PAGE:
Jeremy Duda: The argument in favor of this is that the reason -- one of the reasons you get so much outside money is we have some of the lowest campaign contribution limits in the country, 440$ for a statewide race and double a national race, and so people don't have the money to get their message out so these ours groups took up the cause for their favorite candidates or go after the people they don't like. If you're a legislative candidate and you can go up to raising, you know, $, per cycle, you can control your message, you can run your campaign the way you want and there isn't as much of a need for outside groups. We'll see if the outside groups, you know, stay out. I don't know that they will.
Mark Brody: Well, I think what might be interesting to look at is the folks and the groups who donated to some of these outside groups in previous cycles 2012, it will be interesting to see now that they can give more to candidates themselves if they will or if they'll continue to give to the outside groups or not.
Jeremy Duda: In the end, now, you can give $4,000 to a candidate. If you can still give $400,000 to an independent expenditure and plus remember, a lot of what those do is they do the dirty work that candidates can't. You do the attack ads, you get down and dirty and go after people in a way that a candidate is more likely to want to take the high road, that makes you look bad, too.
Mike Sunnucks: It increases the overall money in politics. It doesn't shift where it's at but it's a rising tide lifts all incumbent boats.
Jeremy Duda: One interesting thing about this bill, there's probably going to be some kind of court challenge over proposition 105, the voter protection act. When the voters approved the clean elections act in 2000, it included a provision, it almost seems arbitrary, what it does is it says the contribution limits are cutting that by 20%, gives it a 20% haircut and the reason the supporters wanted that is you have to keep the traditions that privately funded things low, otherwise no one's going to use them but the supporters now argue that this violates the voter protection act, that says you need a three fourths vote to change a voter-approved measure. Now, the supporters of raising the limits will say past bills that have had to abide by this, they didn't mention that statute.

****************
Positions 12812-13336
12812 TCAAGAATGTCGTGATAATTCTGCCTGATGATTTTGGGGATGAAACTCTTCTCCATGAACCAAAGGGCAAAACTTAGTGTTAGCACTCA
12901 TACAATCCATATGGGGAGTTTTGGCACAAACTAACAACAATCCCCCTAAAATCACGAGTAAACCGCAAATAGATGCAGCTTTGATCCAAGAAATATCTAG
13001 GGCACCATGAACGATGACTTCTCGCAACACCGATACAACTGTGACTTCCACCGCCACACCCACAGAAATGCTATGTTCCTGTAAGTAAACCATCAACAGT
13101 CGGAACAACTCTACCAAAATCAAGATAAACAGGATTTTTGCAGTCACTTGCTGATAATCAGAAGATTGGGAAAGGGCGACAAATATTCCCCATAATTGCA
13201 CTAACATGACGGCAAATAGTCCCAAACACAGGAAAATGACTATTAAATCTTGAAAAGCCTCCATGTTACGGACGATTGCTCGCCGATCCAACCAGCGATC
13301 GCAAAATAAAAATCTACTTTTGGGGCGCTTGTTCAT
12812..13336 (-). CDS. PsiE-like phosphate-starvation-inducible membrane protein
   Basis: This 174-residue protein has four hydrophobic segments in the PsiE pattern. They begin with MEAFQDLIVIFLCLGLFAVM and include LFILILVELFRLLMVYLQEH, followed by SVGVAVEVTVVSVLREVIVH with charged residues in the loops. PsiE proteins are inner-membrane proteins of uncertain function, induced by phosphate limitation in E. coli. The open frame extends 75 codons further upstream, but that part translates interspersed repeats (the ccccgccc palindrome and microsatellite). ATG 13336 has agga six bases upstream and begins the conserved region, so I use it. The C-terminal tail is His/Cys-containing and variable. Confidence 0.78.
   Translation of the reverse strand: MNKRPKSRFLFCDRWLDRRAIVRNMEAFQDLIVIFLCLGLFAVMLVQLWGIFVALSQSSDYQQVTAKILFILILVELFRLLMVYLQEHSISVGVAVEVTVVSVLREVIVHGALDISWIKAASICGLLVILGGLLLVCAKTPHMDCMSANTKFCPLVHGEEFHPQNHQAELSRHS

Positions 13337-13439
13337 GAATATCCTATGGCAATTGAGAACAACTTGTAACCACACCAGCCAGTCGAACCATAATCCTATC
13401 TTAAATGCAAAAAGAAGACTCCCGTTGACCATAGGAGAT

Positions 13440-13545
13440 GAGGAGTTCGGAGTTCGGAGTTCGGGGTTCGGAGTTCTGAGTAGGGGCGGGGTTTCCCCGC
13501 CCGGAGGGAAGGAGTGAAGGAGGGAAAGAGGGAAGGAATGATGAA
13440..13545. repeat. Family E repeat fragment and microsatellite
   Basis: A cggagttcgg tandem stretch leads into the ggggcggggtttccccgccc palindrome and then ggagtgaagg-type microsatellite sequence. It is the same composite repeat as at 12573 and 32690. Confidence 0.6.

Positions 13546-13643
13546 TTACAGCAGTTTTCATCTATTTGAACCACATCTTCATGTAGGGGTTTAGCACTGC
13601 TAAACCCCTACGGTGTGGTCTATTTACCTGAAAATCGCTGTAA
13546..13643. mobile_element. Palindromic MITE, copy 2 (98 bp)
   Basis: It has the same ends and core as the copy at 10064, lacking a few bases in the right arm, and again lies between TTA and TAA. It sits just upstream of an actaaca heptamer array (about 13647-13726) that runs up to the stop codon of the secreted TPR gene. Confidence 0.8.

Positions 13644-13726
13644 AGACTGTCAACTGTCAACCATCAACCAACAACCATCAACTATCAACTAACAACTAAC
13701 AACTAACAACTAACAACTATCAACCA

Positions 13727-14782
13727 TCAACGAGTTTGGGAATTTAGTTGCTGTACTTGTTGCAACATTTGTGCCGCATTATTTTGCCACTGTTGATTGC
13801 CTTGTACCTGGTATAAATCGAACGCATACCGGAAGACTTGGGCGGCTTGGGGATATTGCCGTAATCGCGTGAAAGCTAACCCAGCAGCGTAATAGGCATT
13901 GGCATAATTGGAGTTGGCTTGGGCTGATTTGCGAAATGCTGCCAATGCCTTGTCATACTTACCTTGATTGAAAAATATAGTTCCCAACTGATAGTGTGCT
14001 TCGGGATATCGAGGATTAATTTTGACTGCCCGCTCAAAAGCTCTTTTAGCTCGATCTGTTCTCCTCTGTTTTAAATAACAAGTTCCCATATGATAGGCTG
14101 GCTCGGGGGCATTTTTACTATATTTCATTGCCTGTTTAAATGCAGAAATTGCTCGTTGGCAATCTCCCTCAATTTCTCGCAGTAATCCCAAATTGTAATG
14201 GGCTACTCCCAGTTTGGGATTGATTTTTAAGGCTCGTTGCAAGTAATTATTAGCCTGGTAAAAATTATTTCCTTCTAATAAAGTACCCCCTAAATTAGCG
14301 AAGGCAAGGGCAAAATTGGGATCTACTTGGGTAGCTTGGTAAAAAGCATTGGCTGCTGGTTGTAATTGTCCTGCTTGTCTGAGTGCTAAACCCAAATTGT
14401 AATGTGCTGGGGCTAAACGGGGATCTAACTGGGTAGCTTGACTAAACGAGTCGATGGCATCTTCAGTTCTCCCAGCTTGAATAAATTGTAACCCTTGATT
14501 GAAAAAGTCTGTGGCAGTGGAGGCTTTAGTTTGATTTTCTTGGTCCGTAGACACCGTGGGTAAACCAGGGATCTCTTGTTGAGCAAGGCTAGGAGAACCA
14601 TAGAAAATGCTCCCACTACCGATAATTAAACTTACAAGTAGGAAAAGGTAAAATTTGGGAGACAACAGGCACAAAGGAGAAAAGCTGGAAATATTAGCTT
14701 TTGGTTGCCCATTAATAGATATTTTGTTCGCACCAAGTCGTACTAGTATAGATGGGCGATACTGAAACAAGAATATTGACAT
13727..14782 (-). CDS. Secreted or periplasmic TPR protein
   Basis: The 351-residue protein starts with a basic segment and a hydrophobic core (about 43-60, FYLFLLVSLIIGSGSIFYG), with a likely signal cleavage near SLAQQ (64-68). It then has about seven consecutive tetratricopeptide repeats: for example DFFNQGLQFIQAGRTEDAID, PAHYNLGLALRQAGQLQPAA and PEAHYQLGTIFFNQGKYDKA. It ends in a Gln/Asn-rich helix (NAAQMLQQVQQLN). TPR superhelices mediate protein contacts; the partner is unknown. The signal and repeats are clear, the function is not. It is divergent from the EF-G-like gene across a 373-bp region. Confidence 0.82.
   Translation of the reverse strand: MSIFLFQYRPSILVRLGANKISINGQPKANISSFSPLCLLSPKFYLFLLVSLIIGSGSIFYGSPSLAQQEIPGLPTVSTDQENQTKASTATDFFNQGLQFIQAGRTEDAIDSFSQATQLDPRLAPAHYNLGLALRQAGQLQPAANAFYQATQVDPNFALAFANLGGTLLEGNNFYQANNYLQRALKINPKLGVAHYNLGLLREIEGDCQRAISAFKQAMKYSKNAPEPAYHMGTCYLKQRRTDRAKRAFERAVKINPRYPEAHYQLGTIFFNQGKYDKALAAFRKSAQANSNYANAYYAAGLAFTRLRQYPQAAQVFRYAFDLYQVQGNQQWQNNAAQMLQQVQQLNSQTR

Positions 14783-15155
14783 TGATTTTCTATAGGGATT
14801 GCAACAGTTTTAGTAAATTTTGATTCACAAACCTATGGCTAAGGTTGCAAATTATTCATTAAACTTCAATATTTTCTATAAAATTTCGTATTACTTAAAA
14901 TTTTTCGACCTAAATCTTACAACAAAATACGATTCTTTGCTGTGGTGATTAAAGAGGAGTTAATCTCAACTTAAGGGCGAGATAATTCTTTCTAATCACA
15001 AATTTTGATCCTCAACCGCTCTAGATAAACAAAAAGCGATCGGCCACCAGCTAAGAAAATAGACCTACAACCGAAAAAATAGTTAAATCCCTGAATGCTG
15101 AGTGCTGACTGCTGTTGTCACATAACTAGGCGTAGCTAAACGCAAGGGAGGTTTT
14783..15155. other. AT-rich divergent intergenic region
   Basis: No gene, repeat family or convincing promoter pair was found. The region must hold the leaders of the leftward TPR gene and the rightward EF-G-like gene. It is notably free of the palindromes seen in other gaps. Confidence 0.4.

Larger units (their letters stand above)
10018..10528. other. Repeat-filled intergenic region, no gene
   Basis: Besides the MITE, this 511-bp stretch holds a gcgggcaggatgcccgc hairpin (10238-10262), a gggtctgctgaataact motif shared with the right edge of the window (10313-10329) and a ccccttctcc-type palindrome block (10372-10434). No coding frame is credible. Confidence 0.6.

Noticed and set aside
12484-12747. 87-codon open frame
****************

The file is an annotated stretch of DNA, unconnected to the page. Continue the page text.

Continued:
Ted Simons: It's a separate track.
Jeremy Duda: It's a completely separate statute, it's not mentioned in the clean elections act.
Ted Simons: We'll find out. It's fascinating stuff to watch there and it will be very interesting to see how it affects things because the last election cycle, we saw some big money going to some just state legislative races. All right. We'll move on here. Tom Horne wants to once again get some outside patrols, Colorado city.
Mike Sunnucks: The attorney general's office has been paying for that and Horne wants the legislature to step up and pay for the sheriff's office up there to patrol instead of the local police up there, which has been accused of some malfeasance of being an arm of the polygamist church up there. It's a big mess, something that should have been addressed a long time ago in the state and it always seems that it's the attorney generals that take the lead on this. Now, Horne is doing a little bit on this and it doesn't seem like the legislature or the governor is that interested.